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The Most Popular Sustainable Building Materials in Residential Real Estate Today

Posted by Justin Havre on Thursday, November 8th, 2018 at 9:46am.

Sustainable Construction Options for New Construction HomesAs interest in green construction has grown, so too has the array of products offered on the market. For the residential real estate market, these are the most popular sustainable materials on the market today for building a new construction home.

Composite Lumber

Composite lumber combines equal parts of recycled wood fibers with waste plastics (such as plastic bags). The resulting composite lumber offers superior performance in decking, playgrounds, railings, fences, and other purposes. Composite lumber naturally resists mold and rot, unlike natural wood, which requires regular treatment to resist mold or rot.

Since composite lumber is long-lasting and causes less harm to the environment than treated wood, it's a wise choice for residential additions and remodels. Compared to wood decking, it is very low maintenance. There's no need to paint or stain; home owners only need to clean the surface periodically. With the current popularity of outdoor living in the residential real estate sector, the market for composite lumber is projected to grow to $3.09 billion by 2020.

Metal Roofing Replacement

Metal roofing has long been designated as a green roofing material, for many good reasons. To begin, metal is a highly durable material that can last for as long as 50 years if properly maintained. This stands in contrast to roofing materials that must be replaced on a regular basis. 

In addition, metal roofing is fully recyclable when it reaches the end of its service life. Whereas other types of roofing materials (like asphalt shingles) could find its way to a landfill, metal roofing does not. Finally, many metal roofs are made from recycled material. 

Homeowners who want to ensure that their home is made from sustainable materials can start by hiring an experienced contractor to install their metal roof. This lightweight, long-lasting roofing material is an excellent alternative to heavier roofing materials like clay tile or slate.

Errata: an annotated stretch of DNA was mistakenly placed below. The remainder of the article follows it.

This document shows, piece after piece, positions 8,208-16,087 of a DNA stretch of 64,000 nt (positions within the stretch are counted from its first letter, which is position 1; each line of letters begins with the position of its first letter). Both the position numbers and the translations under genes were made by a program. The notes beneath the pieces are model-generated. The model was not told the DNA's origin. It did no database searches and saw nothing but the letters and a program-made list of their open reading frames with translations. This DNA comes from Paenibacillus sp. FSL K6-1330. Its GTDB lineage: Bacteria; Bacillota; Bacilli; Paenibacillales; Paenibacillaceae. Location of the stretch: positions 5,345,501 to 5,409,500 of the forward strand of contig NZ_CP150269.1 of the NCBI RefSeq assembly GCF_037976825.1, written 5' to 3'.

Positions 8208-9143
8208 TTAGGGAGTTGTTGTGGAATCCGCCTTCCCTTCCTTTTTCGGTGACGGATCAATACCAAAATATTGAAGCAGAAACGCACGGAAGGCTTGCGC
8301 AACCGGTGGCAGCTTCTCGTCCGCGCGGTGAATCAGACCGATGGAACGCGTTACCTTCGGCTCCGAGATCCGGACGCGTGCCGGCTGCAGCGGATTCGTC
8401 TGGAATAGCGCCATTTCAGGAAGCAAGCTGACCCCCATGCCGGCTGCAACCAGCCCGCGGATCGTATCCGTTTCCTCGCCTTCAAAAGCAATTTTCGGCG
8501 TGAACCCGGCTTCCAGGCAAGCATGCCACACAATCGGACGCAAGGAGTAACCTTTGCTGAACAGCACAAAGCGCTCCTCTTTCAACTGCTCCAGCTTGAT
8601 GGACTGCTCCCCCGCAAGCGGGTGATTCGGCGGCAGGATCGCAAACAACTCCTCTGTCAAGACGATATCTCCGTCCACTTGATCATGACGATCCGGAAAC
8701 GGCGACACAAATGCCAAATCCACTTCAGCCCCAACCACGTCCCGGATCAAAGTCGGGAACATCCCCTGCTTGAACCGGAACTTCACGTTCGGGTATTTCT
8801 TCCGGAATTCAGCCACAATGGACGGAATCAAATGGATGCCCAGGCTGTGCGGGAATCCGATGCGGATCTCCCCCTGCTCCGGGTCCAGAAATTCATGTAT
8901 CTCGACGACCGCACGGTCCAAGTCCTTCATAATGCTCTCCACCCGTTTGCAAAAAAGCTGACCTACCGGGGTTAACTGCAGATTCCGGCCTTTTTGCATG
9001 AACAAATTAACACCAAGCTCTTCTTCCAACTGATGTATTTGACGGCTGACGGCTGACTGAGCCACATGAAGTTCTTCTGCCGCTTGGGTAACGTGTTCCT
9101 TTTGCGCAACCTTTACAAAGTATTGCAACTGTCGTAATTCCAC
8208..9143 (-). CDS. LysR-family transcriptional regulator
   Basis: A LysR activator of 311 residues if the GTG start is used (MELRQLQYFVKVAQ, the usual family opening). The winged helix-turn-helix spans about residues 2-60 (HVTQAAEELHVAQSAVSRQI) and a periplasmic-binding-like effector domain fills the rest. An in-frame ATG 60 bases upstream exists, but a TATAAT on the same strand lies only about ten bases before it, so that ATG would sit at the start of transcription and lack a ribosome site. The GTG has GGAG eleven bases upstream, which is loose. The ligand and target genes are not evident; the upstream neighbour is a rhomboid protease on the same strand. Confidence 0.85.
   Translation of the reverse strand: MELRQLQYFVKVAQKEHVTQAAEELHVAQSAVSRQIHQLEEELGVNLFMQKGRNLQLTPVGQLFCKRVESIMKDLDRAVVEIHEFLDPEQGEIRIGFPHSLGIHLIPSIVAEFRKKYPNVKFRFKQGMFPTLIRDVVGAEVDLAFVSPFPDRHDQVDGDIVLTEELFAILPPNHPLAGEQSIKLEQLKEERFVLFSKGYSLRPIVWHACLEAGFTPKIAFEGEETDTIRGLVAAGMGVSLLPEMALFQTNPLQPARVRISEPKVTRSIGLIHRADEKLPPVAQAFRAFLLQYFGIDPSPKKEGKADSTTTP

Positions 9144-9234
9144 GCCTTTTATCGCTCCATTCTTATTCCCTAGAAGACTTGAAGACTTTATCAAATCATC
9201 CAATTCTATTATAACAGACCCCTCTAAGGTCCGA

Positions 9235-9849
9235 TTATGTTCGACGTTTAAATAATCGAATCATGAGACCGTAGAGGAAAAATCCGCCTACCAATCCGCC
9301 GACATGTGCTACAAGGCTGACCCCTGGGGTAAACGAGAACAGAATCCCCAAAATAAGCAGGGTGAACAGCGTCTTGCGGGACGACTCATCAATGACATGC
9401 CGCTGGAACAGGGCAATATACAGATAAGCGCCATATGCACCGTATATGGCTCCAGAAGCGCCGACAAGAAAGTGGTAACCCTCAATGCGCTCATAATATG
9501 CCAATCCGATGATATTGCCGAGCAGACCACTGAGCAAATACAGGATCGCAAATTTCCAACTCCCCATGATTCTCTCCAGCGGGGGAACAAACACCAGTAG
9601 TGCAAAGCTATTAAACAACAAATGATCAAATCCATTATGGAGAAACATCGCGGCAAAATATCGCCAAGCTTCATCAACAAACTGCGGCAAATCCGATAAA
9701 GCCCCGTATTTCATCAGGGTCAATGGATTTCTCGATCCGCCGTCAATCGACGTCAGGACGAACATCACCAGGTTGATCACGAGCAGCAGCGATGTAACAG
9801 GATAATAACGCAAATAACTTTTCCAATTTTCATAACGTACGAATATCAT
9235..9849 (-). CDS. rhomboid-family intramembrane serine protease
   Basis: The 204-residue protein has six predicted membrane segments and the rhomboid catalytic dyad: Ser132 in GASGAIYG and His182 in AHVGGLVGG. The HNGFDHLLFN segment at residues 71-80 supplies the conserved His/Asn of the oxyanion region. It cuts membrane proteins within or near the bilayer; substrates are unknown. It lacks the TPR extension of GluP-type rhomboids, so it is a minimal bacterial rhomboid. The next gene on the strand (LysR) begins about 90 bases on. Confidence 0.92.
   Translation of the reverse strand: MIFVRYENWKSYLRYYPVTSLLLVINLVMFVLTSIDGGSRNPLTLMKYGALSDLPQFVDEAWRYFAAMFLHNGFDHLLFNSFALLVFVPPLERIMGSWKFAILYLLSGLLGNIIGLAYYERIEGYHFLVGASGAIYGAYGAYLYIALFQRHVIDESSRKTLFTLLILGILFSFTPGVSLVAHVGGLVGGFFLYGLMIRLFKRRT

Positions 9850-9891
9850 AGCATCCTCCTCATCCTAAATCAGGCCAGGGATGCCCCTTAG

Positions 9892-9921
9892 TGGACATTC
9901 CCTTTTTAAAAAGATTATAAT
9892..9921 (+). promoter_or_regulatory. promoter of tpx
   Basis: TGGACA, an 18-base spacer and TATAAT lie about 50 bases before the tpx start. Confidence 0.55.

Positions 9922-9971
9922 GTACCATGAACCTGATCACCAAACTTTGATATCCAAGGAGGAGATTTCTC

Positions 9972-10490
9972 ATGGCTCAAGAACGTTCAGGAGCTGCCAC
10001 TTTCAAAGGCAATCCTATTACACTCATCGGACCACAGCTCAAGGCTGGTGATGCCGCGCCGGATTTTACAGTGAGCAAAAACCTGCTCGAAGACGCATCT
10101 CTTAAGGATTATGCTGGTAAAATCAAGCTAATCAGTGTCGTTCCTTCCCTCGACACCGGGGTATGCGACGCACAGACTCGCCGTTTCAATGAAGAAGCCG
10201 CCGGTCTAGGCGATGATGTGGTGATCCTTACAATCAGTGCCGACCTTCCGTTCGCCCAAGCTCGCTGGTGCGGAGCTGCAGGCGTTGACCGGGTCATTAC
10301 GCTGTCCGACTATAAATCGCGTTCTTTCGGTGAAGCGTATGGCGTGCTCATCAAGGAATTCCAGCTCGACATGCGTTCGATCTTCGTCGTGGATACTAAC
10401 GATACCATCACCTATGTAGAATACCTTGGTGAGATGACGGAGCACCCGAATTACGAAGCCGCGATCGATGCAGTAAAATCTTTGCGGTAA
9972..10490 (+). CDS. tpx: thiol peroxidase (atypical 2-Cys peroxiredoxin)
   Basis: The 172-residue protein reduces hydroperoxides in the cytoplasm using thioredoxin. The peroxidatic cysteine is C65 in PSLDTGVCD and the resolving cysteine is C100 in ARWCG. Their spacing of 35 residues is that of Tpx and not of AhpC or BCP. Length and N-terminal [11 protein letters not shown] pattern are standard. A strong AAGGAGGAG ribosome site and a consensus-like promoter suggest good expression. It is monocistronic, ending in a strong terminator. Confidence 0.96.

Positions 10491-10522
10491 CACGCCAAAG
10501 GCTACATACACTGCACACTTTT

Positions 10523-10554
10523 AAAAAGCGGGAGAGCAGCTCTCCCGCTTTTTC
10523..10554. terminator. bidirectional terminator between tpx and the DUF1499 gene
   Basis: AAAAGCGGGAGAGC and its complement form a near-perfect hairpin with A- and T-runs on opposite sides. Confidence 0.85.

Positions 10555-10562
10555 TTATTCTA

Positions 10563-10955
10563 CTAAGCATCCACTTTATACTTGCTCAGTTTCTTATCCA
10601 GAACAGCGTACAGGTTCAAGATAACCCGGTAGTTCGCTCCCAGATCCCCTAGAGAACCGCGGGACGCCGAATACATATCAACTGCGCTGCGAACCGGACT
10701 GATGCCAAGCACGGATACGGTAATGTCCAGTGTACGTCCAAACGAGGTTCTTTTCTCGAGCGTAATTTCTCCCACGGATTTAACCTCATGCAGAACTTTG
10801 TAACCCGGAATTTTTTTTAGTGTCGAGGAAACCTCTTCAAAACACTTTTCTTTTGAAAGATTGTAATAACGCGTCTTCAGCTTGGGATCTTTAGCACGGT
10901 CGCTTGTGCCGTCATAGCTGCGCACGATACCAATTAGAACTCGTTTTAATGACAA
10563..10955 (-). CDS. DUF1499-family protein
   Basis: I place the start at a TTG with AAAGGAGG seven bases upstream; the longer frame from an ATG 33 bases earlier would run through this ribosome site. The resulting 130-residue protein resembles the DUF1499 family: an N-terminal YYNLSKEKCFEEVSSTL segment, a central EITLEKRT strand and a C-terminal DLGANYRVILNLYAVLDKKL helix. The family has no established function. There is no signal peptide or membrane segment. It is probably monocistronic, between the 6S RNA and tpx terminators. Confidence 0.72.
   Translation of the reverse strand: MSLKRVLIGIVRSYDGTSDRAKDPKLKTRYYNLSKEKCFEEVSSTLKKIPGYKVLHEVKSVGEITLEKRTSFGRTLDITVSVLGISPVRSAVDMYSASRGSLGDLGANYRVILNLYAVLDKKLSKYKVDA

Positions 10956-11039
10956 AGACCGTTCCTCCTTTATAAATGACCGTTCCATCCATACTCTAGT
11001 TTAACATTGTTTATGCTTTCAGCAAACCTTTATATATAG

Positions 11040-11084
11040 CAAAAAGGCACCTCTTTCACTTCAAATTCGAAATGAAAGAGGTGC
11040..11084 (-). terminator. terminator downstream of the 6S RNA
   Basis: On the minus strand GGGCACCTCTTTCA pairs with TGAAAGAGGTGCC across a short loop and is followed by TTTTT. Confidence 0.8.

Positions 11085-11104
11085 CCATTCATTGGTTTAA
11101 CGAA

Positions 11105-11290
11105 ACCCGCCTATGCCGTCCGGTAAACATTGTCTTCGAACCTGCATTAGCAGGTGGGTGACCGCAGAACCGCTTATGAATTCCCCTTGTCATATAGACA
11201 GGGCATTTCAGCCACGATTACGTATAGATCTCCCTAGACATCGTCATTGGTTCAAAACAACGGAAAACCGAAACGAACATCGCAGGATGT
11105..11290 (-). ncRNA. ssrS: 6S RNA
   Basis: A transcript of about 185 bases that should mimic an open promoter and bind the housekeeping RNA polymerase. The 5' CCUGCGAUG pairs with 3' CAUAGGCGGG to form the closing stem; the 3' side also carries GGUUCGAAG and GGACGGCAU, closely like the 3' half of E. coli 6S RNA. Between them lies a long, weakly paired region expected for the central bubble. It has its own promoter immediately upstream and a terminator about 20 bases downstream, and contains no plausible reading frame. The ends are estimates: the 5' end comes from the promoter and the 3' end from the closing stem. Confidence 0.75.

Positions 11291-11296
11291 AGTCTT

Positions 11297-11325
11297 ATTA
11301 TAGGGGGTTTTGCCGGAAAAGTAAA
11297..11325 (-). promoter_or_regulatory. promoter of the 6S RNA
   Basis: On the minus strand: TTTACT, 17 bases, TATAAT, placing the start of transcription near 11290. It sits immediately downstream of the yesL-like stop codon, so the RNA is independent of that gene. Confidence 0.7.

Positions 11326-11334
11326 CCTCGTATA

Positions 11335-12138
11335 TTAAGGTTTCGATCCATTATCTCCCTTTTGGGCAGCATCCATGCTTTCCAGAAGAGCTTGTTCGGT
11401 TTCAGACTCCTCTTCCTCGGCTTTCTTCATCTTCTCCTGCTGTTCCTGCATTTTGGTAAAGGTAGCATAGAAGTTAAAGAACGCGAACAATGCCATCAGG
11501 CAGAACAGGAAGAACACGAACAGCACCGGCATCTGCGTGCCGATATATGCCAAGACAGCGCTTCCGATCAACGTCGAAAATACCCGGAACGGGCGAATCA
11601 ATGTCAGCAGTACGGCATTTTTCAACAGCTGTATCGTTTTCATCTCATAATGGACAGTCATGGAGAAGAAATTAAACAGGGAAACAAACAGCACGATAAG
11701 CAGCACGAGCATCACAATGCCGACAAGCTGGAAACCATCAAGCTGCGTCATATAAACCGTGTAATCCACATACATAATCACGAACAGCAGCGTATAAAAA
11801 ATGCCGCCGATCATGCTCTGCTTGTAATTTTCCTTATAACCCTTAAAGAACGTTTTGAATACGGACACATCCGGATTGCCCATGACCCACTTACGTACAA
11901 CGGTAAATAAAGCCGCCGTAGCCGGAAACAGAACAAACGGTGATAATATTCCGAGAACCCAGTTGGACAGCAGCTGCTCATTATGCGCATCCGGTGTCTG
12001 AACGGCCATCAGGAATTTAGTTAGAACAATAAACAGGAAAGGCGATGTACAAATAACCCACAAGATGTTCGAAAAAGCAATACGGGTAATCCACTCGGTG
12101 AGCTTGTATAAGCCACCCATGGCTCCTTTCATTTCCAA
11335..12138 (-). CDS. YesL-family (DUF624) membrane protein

Plant Based Polyurethane Rigid Foam Insulation

Non-plant-based rigid foam insulation offers a higher R-value than fiberglass insulation, yet it isn't considered to be environmentally friendly. Alternatively, plant-based polyurethane rigid foam insulation uses natural fibers from bamboo, kelp, or hemp. Plant-based rigid foam insulation is naturally resistant to heat and moisture. The plant-based materials naturally protect against mold and pests to maintain a safe home.

Maintaining efficiency during and after construction is extremely important. Rigid foam insulation offers an ideal way to make installation of insulation faster, more effective, and keep a higher level of energy efficiency. Polyurethane rigid foam insulation can be made of plant-based materials to increase its overall sustainability. It is commonly used as insulation in walls, ceilings, or floors. Typically, the foam is placed between boards to provide extra support. Benefits of all kinds of rigid foam insulation include:

  • Higher R-value to reduce heat transfer
  • Optimal moisture resistance
  • Custom sizes
  • Lightweight panels that can be carried and installed by one person
  • Added strength for the structure

Rigid foam insulation also has a common application as a means to protect various kinds of pipelines. Pipe insulation is crucial to minimize heat loss for pipes carrying hot water. Insulating the pipes calls for a material that will offer a buffer against extreme heat and cold without breaking down. Rigid foam insulation bolsters the strength of the pipeline, minimizes the accumulation of condensation, and blocks sounds coming from the pipe's interior.